Confederate flag a symbol of history

Bubba Hall participates in Civil War reenactments, marching as a shoeless soldier to give onlookers a glimpse of how bad southern soldiers had it.
Bubba Hall participates in Civil War reenactments, marching as a shoeless soldier to give onlookers a glimpse of how bad southern soldiers had it.

Not everyone is happy to see the Confederate flag displayed in plain sight, but Corbin resident, Bubba Hall, says not one person has ever complained to his face.

“There have been negative comments made on the web, but I ignore them for the cowards that they are,” said Hall. “If someone wants to know why I fly the flag, all they have to do is ask me. It’s not for the reasons these cyber bullies are trying to make everyone believe.”

Austin Hall, or Bubba to everyone who knows him, and his family have proudly flown the Confederate flag in their front lawn for more than 15 years. The family lives on US 25S, and the Confederate flag, along with a homemade cannon created by Hall’s dad, Harold, are displayed a mere 20 yards off the highway.

People call me a racist and a bigot because I fly the Confederate flag,” said Hall, “but the truth is I’m a Son of the Confederate Veterans and a Civil War reenactor. I’m not hiding behind a flag. I’m proud of my southern heritage.

A confederate flag and a homemade cannon are on display at Hall's home in Corbin.
A confederate flag and a homemade cannon are on display at Hall’s home in Corbin.

Hall’s ancestry traces back to his great-great uncle, John Messer, of the 37th Virginia Company D, who fought in the War Between the States. Although Messer was actually from Tennessee, he fought with the state of Virginia because Tennessee had not at that time yet seceded from the Union.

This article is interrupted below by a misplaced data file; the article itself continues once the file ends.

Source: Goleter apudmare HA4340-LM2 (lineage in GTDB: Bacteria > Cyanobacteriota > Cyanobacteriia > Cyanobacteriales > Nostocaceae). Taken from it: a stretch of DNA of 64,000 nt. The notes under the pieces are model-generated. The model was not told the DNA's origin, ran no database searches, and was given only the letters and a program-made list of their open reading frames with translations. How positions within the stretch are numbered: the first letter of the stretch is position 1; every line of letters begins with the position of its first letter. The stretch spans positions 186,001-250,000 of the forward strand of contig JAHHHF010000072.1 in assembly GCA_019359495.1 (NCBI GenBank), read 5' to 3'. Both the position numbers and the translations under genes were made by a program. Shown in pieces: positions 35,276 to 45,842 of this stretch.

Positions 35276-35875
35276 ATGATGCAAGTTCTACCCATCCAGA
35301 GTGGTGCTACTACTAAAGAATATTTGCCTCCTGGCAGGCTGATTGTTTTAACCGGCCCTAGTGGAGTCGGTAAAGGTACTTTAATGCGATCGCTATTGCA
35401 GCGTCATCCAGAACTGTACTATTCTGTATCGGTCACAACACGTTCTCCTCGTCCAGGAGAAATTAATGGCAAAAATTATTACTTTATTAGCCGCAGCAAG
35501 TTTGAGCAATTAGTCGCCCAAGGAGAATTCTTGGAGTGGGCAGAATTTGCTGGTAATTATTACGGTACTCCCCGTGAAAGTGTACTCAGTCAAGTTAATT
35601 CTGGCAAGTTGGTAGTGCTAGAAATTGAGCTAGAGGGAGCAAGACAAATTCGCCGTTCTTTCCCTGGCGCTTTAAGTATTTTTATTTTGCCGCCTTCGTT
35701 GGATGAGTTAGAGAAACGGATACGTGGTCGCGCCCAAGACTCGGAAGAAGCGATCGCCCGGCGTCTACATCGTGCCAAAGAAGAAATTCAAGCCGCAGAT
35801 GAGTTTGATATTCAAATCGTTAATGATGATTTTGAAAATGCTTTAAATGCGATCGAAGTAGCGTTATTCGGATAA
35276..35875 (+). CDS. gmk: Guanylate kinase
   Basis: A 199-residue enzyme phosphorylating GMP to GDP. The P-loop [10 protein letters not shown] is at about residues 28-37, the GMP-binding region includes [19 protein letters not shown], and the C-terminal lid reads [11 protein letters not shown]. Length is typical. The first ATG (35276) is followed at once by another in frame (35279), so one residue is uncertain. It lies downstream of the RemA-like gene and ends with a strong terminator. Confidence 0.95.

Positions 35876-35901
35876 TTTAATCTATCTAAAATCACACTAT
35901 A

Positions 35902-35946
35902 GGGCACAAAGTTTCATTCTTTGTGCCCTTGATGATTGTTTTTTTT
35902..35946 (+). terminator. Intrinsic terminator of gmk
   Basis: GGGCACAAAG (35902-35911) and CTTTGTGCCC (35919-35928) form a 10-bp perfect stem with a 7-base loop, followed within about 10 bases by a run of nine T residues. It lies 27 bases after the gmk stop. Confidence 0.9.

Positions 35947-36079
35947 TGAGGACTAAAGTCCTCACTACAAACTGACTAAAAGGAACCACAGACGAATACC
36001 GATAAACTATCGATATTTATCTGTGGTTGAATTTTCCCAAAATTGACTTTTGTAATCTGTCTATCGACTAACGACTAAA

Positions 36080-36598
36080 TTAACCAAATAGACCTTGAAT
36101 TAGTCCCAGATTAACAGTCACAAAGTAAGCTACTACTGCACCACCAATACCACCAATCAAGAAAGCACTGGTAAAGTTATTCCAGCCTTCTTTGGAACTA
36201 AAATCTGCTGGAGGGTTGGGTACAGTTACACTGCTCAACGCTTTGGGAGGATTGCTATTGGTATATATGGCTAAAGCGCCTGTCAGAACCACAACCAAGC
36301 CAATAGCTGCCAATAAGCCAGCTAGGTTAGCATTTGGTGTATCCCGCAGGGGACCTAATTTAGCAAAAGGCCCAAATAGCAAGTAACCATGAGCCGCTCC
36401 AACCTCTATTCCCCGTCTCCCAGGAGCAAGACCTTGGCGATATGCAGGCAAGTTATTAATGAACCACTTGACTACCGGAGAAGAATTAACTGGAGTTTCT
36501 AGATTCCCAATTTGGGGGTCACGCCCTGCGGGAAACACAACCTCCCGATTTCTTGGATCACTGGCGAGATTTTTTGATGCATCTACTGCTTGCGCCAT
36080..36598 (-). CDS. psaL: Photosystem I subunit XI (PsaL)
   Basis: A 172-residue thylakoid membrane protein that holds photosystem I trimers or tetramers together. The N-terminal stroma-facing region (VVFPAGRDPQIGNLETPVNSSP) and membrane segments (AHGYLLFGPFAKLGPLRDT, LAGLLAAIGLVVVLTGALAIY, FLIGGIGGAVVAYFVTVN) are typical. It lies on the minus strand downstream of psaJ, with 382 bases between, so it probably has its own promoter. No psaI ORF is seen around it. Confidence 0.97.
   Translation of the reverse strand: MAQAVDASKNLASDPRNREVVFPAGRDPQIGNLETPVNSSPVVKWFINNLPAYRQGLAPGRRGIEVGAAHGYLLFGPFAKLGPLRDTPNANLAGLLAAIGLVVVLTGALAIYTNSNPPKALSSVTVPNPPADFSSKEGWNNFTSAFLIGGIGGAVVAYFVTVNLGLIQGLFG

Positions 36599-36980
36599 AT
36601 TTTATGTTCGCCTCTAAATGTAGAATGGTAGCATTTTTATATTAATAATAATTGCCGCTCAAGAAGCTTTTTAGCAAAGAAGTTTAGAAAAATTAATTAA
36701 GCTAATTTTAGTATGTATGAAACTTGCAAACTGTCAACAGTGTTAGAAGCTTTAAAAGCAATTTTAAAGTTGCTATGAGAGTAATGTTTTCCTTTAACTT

The Halls can trace their family lineage all the way back to 1640 when their early ancestors came across the ocean from Scotland and England, and the family even has census reports dating back to the 1840s.

So, when Hall flies a Confederate flag, he is making a statement, a statement that says he will not forget, nor let others forget, those who died in that terrible war. Even as a Civil War reenactor, Hall often marches shoeless in order to give people a glimpse of just how bad the southern soldiers had it; the soldiers, he said, that would sometimes have to march as much as 20 miles at a time and then fight a battle, often without any covering for their feet.

Bubba Hall became interested in his family’s heritage when he was still a child. At only nine years old, the young boy began reenacting as a Civil War soldier, and he has been searching and recording his family’s history since he was in the seventh grade.

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“I love my southern heritage,” said Hall. “The Confederate soldiers were only fighting for what they believed in at the time. They were fighting against a government they felt was treating them like garbage. The flag I fly represents the courage and the will my ancestors had to stand up against that government.”

And now, Bubba Hall is about to take another stand. With the support of the Sons of the Confederate Veterans, Hall plans to lead a rally on July 24 at the capital in Frankfort to protest the removal of the statue of Jefferson Davis from the capital rotunda.

“This is crazy,” said Hall. “Jefferson Davis is a Kentuckian through and through and a true war hero. I just don’t understand why anyone would want to take him out of the capital? Do they really think they can change or erase history simply by moving a statue?”